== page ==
Page 9 - Econogram 2018 Spring_SummerFINAL
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ight Scholar
  of incentive payments to encourage forest carbon sequestration. Sequestering carbon through the reforestation and/or avoiding deforestation is a cost- e ective means of mitigating climate change.
Cho will design incentive payment programs for forest-based ecosystem services using modern portfolio theory. Information generated from
his research will help determine optimal spatial distributions of initial forest carbon credits that can be traded in the carbon market program, should the Korean government decide to adopt forest carbon as part of its new cap-and-trade program.
South Korea was strategically selected as a
host country to Cho’s research because it faces serious conservation challenges from damaged ecosystem services that have resulted from rapid land development. More than half of South Korea’s population is exposed to dangerous levels of  ne dust due to rapid urbanization and dust storms originating in China. His presence in South Korea will also facilitate data collection.
In addition to his research activities, Cho will also teach at Korea University (KU), a leading university in South Korea, and foster academic ties between KU and the University of Tennessee.
“I am excited to have this opportunity to bring
key innovation to South Korean e orts to recover ecosystem services through market-driven approaches,” says Cho. “I think the research component will be particularly valued in South Korean academic circles, as the country currently lacks multidisciplinary research activities focusing on modeling human decisions in the context of natural systems.
“The teaching component will also train a knowledgeable workforce to develop and administer the innovative framework that has been lacking
in the country,” says Cho. “During the course of mentorship and interaction with students at KU, I will have a chance to recruit quality students who have interest in pursuing degrees and/or participating in programs at the University of Tennessee,” adds Cho.
A Fulbright legacy is in the making, as Cho’s father was also chosen as a recipient of the Korean Fulbright Scholarship for graduate studies in America some  fty years ago but did not accept due to a lack of funds to purchase the airfare. More than a half-century later, his son will have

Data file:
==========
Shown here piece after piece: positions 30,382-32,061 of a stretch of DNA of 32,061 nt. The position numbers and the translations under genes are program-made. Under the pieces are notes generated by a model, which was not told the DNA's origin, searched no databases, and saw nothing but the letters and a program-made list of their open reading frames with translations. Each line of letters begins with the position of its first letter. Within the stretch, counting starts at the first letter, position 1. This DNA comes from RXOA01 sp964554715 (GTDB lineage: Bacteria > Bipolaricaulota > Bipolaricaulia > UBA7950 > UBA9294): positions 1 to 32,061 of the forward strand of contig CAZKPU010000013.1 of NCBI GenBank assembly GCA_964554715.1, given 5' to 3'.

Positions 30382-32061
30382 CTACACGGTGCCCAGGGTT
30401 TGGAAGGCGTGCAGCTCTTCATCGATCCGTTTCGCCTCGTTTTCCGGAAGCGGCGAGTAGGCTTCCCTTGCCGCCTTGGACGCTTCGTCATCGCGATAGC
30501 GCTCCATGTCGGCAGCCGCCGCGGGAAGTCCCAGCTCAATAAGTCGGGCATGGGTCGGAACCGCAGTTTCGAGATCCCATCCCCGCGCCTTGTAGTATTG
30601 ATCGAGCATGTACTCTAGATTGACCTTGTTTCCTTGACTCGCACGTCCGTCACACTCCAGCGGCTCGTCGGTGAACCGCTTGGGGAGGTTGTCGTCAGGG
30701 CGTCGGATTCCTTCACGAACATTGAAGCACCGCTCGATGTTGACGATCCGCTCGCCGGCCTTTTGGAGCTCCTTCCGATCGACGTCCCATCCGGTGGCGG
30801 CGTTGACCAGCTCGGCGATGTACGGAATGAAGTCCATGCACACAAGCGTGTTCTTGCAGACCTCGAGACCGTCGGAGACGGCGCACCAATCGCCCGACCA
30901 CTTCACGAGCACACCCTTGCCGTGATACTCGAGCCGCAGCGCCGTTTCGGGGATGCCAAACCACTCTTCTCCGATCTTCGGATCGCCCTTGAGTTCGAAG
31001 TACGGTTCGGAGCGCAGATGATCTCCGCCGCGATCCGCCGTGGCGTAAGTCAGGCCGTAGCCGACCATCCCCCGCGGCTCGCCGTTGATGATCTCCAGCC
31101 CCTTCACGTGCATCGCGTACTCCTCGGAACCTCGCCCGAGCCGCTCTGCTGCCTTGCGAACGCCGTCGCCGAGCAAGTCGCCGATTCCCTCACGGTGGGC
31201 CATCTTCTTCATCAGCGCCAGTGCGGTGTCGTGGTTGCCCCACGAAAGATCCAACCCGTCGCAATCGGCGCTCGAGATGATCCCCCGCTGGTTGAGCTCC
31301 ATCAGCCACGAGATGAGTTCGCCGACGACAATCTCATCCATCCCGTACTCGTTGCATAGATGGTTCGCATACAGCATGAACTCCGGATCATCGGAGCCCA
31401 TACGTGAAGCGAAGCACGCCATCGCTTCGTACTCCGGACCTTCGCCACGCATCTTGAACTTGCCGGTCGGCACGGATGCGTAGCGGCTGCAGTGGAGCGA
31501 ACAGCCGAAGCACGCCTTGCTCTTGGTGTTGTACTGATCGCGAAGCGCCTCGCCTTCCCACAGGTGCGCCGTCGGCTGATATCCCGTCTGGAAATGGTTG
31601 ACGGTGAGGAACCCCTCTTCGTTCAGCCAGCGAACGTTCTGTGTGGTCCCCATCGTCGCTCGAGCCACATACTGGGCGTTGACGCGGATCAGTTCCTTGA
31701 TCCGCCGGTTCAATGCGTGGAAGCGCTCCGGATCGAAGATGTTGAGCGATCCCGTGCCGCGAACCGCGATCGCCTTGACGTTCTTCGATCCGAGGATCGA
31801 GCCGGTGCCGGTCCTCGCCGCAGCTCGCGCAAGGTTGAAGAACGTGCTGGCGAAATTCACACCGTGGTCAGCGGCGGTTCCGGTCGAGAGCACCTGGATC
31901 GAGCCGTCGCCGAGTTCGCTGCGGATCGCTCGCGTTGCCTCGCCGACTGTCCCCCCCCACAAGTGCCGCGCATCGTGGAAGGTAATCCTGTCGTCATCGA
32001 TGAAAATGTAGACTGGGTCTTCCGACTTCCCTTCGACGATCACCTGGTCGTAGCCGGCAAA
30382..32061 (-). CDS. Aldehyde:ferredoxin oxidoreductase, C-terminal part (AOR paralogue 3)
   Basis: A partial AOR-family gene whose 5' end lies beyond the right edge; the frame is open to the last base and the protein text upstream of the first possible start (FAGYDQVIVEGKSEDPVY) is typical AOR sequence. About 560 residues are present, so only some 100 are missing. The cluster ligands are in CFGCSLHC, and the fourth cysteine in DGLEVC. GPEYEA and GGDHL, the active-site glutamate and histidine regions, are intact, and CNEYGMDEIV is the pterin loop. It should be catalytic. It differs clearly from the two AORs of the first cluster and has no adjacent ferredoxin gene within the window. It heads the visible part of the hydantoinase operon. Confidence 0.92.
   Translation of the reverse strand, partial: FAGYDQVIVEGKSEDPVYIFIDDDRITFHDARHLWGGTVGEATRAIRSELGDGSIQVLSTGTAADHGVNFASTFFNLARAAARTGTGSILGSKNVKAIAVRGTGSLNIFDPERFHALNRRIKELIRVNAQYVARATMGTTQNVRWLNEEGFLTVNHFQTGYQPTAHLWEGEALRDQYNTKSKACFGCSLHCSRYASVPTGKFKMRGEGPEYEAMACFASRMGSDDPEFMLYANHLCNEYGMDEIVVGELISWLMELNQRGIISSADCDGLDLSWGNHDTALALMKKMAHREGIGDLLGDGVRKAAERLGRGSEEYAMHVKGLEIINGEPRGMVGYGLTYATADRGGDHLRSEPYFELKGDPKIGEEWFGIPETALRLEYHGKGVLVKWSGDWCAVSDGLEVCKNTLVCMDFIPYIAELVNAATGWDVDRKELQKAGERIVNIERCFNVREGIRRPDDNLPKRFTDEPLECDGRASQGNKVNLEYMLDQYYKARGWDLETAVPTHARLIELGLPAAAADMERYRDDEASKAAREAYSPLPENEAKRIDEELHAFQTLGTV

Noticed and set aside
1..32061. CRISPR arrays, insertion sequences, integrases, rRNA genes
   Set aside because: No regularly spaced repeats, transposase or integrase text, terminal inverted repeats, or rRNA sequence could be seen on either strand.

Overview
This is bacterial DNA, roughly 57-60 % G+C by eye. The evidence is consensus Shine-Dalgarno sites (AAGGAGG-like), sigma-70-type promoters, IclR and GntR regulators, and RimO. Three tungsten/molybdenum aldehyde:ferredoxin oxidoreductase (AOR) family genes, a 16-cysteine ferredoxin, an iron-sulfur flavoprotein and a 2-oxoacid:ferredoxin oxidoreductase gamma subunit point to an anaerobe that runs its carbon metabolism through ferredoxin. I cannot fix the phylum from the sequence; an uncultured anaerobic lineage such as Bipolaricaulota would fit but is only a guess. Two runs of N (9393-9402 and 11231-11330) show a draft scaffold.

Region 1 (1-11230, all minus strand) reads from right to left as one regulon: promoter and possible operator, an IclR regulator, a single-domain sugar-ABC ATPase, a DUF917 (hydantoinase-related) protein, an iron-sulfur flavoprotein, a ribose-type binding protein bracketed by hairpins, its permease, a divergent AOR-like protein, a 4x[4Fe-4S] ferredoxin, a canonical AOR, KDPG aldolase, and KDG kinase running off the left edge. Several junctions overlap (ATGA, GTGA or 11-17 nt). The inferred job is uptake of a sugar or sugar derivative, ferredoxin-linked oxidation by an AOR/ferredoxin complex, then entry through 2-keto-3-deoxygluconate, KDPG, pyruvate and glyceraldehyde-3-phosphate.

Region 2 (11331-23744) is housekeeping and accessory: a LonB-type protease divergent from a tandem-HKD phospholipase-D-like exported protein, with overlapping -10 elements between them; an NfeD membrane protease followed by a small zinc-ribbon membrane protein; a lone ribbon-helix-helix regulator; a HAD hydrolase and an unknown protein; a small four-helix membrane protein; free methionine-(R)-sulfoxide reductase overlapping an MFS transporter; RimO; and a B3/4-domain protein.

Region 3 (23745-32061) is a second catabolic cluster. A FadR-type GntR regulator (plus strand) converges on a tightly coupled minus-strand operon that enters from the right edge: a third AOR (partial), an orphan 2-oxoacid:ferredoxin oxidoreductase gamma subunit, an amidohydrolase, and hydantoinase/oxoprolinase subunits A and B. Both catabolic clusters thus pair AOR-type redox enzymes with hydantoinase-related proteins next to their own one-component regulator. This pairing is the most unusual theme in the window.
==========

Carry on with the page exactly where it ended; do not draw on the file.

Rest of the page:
the honor of representing the U.S. as a Fulbright Scholar to Korea—with paid airfare and a generous compensation package.
Cho is a natural resource and environmental economist in UTIA’s Department of Agricultural and Resource Economics, where he teaches graduate- level advanced natural resource economics and undergraduate/graduate courses in natural resource economics. He is also a faculty fellow in the energy and environmental policy program at the Howard
H. Baker Jr. Center for Public Policy. Also serving on the faculty board of UTIA’s Natural Resource Policy Center, Cho collaborates with engineers, economists, ecologists, foresters, and geographers as part of
the Center’s multidisciplinary, multi-institutional and multifunctional approach to solving natural resource issues in the southeastern United States.
Cho’s research includes dynamics of natural and human systems such as ecological and economic e ectiveness of land conservation, land-use planning on rural-urban interface, valuation of green space
for eco-friendly urbanization, management of urban sprawl, and valuation of ecosystem services and their in uences on climate change. The majority
of his recent research is funded by the National Science Foundation (NSF) through its Coupled Natural and Human Systems program and by USDA through its Agriculture and Food Research Initiative program. The NSF-funded research focuses on understanding the costs of establishing protected areas, and the USDA-funded project focuses on designing incentives intended to secure ecosystem service bene ts from private landowners more e ectively. He currently leads a USDA-funded project that deals with the cost-e ective design of conservation subsidies in the presence of market and climate uncertainties using the case study of biodiversity conservation in the central and southern Appalachian region.
The Fulbright U.S. Scholar Program o ers teaching, research, or combination teaching/research awards in more than 160 countries each year. Fulbright alumni include  fty-nine Nobel Laureates, eighty- two Pulitzer Prize winners, seventy-one MacArthur Fellows, sixteen Presidential Medal of Freedom recipients, and thousands of leaders across the private, public, and nonpro t sectors. Since its inception in 1946, more than 360,000 “Fulbrighters” have participated in the program.
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    A Korean translation is available here.
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